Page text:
Azeris mark 20th anniversary of Khojaly Massacre in Istanbul
ISTANBUL- Hürriyet Daily News
Thousands gathered in Istanbul’s central Taksim Square to remember the victims of the Khojaly (Hocalı) Massacre. AA photo
Thousands gathered in Istanbul’s central Taksim Square today to commemorate the 20th anniversary of the Khojaly Massacre in which hundreds of ethnic Azerbaijani civilians were killed.
Among the crowd were Azerbaijani citizens who came to Turkey just for the march while protesters from all over Turkey came to Istanbul via buses today morning.
“I want to scream as loud as I can that Armenians killed my people. All the world talks about the so-called Armenian genocide but nobody mentions what happened in Khojaly just 20 years ago,” said one protester who wanted to remain anonymous.
The protest was heavy with ultranationalist sentiment, with some groups in the crowd promising “revenge,” shouting “We are all Turks, what about you?” referring to those who protested the murder of Turkish-Armenian journalist Hrant Dink with the slogan “We are all Armenians.” One banner carried by dozens of protestors said, “You are all Armenians, you are all bastards.”
Nationalist associations such as the “Ülkü Ocakları” (Idealist Hearths), a youth organization with links to the opposition Nationalist Movement Party (MHP), and the Alperen Ocakları, the youth wing of the Islamist Great Unity Party (BBP), attended the protest with a large number of members carrying Azerbaijani and Turkish flags.
Some protesters, however, said they had no problems with Turkish-Armenians but added that they were marching to draw attention to the Khojaly Massacre, whom they blame on the Armenian state.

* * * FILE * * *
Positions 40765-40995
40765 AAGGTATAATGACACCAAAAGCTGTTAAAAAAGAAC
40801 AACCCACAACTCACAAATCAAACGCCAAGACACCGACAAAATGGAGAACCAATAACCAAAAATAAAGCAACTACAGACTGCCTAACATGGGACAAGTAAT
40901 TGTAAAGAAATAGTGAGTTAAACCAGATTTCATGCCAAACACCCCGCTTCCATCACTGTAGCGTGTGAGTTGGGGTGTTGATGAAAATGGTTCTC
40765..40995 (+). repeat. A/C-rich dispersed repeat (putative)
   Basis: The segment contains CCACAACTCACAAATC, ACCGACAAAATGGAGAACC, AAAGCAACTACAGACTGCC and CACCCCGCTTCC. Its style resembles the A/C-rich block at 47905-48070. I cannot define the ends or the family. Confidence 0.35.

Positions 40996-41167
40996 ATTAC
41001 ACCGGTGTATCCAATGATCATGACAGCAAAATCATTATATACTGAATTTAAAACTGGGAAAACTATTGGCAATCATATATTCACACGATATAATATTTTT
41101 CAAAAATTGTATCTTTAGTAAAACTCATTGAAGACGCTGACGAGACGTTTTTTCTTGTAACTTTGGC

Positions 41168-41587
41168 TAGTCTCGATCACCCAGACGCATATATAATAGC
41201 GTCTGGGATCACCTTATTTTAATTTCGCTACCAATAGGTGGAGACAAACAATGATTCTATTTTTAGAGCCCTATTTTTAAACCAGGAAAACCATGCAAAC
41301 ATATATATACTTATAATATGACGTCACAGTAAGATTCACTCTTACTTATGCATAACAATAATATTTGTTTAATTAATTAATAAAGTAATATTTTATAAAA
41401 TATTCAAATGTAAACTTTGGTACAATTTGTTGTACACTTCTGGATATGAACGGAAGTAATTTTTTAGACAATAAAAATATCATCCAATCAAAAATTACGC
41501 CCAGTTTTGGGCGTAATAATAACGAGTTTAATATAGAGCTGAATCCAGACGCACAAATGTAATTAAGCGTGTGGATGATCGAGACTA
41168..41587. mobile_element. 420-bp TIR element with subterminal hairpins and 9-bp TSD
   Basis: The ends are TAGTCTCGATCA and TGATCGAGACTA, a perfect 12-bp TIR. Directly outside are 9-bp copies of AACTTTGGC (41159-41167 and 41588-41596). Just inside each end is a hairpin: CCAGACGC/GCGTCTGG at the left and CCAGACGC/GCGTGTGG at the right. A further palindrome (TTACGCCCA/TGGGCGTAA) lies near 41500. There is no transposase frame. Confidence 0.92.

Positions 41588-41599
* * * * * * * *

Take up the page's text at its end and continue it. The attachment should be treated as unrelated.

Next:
“It is Armenia, not the Armenians, to blame for the massacre, not the Armenians,” said one Azerbaijani student who lives in Ankara.
Security forces took extreme measures around the Greek and French consulates, which were located on the route of the march.
Muharrem Yıldız, the president of the Serhat Boyları Derneği, one of the organizers of the march, said was a turning point for the commemoration of the massacre.
“I used to understand why [Western countries] ignored Azerbaijan’s tragedy, but I was never able to understand why Turks did not support our goal. Now I can see that this has changed, tens of thousands gathered. This was late,” he told the Hürriyet Daily News.
During the massacre, hundreds of ethnic Azerbaijanis – the majority of whom were women and children – were killed during the Nagorno-Karabakh conflict. According to international observers, the killing of 613 civilians was committed by ethnic Armenian armed forces, reportedly with the help of Russian soldiers.